Morgan O'Rourke


November 1, 2009

redskinsBy the time you read this, the NFL season will be well underway. And if there is any justice, the football gods will have relegated the Washington Redskins to last place. Mind you, I never had any special hatred for the Redskins. In fact, despite their racially insensitive team name, I have rarely given them much thought. No, I take issue with their business practices-namely, their proclivity for suing their fans.

According to a story that appeared in the Washington Post in September, the Washington Redskins organization does not take kindly to people that want to back out of their season ticket contracts. In fact, the organization has been known to take legal action against fans for defaulting on these multi-year contracts, seeking judgments that reach tens of thousands of dollars. In one case, the Redskins sued Pat Hill, a life-long Redskins fan and season ticket holder since the 1960s, when she told the team she could no longer afford her annual $5,300 ticket payment after her real estate business dried up because of the collapse of the housing market. The Redskins took her to court for defaulting on her 10-year contract and won a judgment of $66,364 for payment for every season through 2017, plus interest, attorney fees and court costs, leaving the 72-year-old-grandmother heartbroken and close to bankruptcy.

Hill is not alone. The Post found that the team sued 125 season ticket holders over the past five years for a total of $3.6 million in damages, winning judgments totaling $2 million from 34 of the cases. And despite the Redskins' claim that this is common practice in the NFL, nine of the teams that commented in the article said they do not take similar measures against their season ticket holders.

Of course, the Redskins are well within their rights to take legal action to recover the money from defaulted ticket contracts. The fact is that these individuals signed a contract and should expect to be held accountable for its terms. The argument could be made that if these fans thought they would be unable to pay for the tickets, they should not have taken on the obligation in the first place. But in many cases, this isn't a case of buyer's remorse. Like Hill, these are people who have fallen on financial hard times and can no longer afford the luxuries they once could. It is not a question of their desire to pay, but rather their ability. In at least 125 instances, however, the Redskins don't seem to care.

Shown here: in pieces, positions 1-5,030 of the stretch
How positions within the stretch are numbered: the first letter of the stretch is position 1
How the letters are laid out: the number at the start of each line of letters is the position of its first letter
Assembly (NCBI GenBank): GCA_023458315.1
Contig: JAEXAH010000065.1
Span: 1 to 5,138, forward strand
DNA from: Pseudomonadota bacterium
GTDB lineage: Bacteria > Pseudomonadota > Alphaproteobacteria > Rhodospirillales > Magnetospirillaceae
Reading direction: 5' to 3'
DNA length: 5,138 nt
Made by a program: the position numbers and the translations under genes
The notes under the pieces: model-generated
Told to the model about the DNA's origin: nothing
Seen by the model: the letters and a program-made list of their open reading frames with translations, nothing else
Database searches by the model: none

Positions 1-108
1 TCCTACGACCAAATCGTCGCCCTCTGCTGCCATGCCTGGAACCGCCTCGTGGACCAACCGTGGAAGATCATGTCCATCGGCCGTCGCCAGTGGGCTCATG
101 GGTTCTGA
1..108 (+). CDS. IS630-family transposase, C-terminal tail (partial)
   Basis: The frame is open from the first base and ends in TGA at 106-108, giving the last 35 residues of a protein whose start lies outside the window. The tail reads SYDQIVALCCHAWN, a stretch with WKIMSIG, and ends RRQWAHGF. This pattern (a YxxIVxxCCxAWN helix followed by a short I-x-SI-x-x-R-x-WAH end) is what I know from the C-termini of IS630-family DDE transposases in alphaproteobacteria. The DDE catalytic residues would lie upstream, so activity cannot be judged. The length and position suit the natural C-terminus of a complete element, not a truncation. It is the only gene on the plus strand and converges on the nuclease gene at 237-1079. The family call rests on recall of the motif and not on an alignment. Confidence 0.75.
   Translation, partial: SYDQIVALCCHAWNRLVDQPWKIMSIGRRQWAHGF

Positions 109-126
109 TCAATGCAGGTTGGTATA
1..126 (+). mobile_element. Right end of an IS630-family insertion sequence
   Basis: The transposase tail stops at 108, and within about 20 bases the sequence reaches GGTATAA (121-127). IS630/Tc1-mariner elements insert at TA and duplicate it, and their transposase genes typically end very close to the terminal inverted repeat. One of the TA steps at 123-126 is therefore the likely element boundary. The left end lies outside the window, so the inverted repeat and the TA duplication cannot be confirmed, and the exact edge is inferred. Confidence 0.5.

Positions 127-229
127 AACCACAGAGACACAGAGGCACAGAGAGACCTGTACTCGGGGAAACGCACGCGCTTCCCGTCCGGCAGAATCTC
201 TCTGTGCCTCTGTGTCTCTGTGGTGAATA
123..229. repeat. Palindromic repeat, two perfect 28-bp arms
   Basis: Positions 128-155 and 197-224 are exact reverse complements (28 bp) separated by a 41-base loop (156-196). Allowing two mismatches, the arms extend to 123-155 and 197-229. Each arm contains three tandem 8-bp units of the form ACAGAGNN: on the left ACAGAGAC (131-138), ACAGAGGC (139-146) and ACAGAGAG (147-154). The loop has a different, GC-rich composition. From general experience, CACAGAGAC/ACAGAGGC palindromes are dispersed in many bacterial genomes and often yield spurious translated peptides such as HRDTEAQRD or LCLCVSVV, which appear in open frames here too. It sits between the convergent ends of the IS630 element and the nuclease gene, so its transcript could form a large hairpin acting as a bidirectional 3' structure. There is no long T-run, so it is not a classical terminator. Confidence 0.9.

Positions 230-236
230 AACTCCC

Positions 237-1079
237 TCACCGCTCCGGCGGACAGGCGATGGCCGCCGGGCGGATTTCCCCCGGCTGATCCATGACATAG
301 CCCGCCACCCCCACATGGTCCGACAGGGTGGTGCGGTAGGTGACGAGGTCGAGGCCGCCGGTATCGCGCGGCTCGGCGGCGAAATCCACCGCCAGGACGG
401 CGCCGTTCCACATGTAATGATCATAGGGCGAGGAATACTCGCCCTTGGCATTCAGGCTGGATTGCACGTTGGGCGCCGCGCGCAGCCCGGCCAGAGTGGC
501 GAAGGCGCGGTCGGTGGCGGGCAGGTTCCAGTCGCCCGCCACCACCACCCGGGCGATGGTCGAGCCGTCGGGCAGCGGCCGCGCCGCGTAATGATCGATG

It is a strange tactic coming from a team as wealthy as the Redskins. According to Forbes, the team is worth $1.6 billion, making it the second most valuable franchise in the NFL after the Dallas Cowboys. On top of that, the Redskins are far and away the most profitable team in the league, posting a $90 million operating income last year, a figure that is $20 million more than the next team and $60 million more than the league average-and a mere $89,933,636 more than the judgment against Hill. Obviously, this is not a team struggling to stay afloat. And with a season ticket waiting list reportedly exceeding 200,000 people, one would think that it wouldn't be too hard for it to find fans willing to pay for the defaulted seats.

After the story broke, it made the rounds of the sports blogosphere, where fan outrage about the Redskins' perceived greed and callousness seemed to force the team to reconsider its position. The next day the Redskins vacated the judgment against Hill and released her from her contractual obligation, although the team claimed that its actions had nothing to do with the bad press.

The Redskins' ticket fiasco can be viewed in a number of ways. On one hand, the team could be commended for quickly reacting to an unflattering story and taking steps to remedy the problem before it worsened. But on the other hand, why was such an unseemly policy in place at all? These days more people are watching the way companies operate and the stakes are that much higher. A local story can become national news in an instant and taking the sue-your-customers approach of the music industry or the nickel-and-diming approach of the airlines will only earn you the scorn of the very people you claim to serve and depend on to survive. There is a much better option: Just be human.

Morgan O’Rourke is editor in chief of Risk Management and director of publications for the Risk & Insurance Management Society, Inc. (RIMS)